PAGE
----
Jenna Mae Ellsworth is the best university women’s basketball player in Canada.
The 21-year-old Charlottetown native earned the Nan Copp Award as U Sports player of the year Wednesday night in Ottawa where Ellsworth and her UPEI Panthers teammates begin play today in the national final eight competition against the Ryerson Rams.
Ellsworth, the daughter of Paul and Tracy Ellsworth, is only the second female Panther in the university’s 50-year history to earn a national player of the year honour. Soccer star Amy Connolly was named the top university women’s player in Canada in 2005. Hockey’s Shane MacEachern (1992) and soccer’s Glen Miller (1998) and Ryan Anstey (2006) won men’s player of the year awards.
“It’s unbelievable,” said UPEI’s athletic director Chris Huggan, who has known Ellsworth most of her life. “And it couldn’t happen to a better person. Jenna Mae is an absolute workhorse. She puts in so much time and effort in the off-season in the gym working on her skills and in the fitness centre working on her conditioning.”
Ellsworth, a five-foot-nine guard, was also a first team all-Canadian and the final member of the U Sports top 100 players of the century campaign, which celebrated the centennial anniversary of the university women’s game.
She also received the Atlantic University Sport (AUS) women’s basketball player of the year award and was named defensive player of the year before last week’s championship in Halifax. She becomes only the third AUS player to earn the Nan Copp Award, joining Saint Mary’s Justine Colley, who won it in back-to-back years in 2012-13 and 2013-14, and Acadia’s Paloma Anderson, who received the recognition in 2017-18.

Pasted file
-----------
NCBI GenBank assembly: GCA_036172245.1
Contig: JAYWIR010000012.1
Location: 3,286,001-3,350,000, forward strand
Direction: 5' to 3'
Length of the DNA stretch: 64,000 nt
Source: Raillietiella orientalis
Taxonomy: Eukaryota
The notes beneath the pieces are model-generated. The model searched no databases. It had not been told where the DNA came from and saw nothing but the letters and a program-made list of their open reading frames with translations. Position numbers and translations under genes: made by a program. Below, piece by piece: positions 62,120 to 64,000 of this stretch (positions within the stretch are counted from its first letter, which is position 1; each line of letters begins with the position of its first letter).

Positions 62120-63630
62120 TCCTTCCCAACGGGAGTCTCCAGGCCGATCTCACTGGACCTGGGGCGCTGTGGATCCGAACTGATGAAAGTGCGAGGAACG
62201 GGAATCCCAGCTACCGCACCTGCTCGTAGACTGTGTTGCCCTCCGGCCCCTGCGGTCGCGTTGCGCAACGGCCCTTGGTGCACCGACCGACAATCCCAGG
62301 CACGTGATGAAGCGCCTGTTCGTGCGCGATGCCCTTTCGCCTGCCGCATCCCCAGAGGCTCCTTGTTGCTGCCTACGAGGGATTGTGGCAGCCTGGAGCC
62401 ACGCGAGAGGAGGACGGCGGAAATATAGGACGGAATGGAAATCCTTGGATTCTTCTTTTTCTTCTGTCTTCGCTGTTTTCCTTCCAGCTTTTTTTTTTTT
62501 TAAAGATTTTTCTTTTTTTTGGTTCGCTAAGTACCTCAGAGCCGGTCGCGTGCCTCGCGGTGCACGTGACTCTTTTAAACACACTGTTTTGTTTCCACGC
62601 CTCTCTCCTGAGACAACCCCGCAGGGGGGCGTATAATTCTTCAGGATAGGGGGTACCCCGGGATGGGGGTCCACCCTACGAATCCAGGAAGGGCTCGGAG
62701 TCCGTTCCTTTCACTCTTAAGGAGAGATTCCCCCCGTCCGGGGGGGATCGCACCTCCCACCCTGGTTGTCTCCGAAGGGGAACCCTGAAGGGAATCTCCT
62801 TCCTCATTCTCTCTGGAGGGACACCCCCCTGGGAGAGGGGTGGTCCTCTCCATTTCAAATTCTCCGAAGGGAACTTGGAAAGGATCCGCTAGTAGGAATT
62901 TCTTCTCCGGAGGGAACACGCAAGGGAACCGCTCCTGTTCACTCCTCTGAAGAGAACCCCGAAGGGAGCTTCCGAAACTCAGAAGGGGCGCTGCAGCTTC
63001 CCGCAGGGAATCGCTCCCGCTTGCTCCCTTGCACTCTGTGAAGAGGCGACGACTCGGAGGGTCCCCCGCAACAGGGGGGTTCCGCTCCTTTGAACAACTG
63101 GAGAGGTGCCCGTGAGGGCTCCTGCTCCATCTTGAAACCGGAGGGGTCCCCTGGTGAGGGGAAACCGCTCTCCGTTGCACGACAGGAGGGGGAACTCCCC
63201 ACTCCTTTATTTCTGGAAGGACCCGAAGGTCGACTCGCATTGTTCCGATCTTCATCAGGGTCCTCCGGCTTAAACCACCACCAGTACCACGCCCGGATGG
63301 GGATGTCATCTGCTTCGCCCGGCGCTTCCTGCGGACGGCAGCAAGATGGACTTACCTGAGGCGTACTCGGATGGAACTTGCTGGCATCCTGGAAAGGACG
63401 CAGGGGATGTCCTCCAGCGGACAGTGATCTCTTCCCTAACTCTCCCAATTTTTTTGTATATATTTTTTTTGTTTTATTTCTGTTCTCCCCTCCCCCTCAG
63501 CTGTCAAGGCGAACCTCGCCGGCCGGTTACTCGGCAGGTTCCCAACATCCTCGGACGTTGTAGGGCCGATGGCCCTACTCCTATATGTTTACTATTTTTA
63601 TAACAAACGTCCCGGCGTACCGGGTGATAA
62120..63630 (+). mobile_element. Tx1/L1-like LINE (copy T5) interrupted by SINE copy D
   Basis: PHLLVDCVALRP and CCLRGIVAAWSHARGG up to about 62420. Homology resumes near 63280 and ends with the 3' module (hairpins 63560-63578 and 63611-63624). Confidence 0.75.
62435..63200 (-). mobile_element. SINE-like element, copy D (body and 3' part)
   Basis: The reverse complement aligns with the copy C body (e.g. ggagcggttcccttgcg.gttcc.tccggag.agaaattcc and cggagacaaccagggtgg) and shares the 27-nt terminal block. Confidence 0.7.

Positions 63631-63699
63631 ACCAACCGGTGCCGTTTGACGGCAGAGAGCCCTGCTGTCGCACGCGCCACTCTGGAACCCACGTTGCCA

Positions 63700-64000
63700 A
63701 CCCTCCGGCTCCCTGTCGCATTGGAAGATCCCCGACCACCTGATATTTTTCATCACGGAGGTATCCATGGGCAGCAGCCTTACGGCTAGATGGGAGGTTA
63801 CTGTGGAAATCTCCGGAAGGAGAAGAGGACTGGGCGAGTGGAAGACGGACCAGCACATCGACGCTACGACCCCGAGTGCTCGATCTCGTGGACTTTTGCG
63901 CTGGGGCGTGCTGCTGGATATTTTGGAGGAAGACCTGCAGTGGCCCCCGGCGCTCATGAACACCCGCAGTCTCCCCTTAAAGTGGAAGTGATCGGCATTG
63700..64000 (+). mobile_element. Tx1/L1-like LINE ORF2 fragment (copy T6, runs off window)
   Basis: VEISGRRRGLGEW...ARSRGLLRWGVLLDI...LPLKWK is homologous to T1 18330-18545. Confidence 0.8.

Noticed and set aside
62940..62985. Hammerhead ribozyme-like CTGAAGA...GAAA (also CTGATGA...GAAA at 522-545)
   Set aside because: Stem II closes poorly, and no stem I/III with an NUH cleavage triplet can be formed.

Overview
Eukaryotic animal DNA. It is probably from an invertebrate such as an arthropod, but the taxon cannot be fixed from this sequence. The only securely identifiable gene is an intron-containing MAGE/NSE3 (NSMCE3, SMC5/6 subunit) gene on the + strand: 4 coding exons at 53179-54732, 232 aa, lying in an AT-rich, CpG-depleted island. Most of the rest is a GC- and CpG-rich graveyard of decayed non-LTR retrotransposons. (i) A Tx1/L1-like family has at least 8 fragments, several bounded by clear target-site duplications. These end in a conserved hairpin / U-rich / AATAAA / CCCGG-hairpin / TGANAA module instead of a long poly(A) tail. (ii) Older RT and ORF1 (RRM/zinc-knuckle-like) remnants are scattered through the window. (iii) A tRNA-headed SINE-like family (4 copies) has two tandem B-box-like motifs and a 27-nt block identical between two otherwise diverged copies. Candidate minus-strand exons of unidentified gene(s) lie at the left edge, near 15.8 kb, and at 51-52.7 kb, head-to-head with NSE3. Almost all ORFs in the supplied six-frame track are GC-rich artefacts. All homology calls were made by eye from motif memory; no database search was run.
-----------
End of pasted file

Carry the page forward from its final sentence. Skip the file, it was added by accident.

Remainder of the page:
“She does not care about any individual awards,” Huggan said. “As much as she’ll be flattered to get this recognition … she is motivated to be her best and for her team to be their best. An AUS championship was not going to get away from her and you saw that on the floor when Acadia made a run (in Sunday’s final) and cut it to three, Jenna Mae just said, ‘this is not happening’.”
Ellsworth, a fourth-year Panther, led the team to a 17-3 record and top spot in the AUS during the regular season. She filled the stat sheet on a nightly basis, averaging 20.5 points, 5.9 rebounds, 3.2 assists and 2.1 steals per game while playing a leadership role on and off the court.
She volunteers at basketball camps, is actively involved in the reading with Pride program at Spring Park Elementary School and is always willing to assist in any community engagement activity.
“She is just genuinely a great person and an absolutely great ambassador for the university and for sport in general,” Huggan said. “She’s a terrific female role model.”
Ellsworth was a star for power-packed Colonel Gray Colonels high school teams coached by Chris Annett. She committed to the Panthers in January 2016 after speaking with multiple universities.
Her mother, Tracy, played basketball and field hockey for the Panthers in the mid-1980s and coached the women’s hoops squad from 1993-94 to 2003-04, winning the program’s last AUS title in 1998 before Sunday’s victory over Acadia. She is a member of the university’s sports hall of fame.
Jenna Mae played soccer and basketball for the university for the first three seasons before concentrating solely on the hardwood this season.
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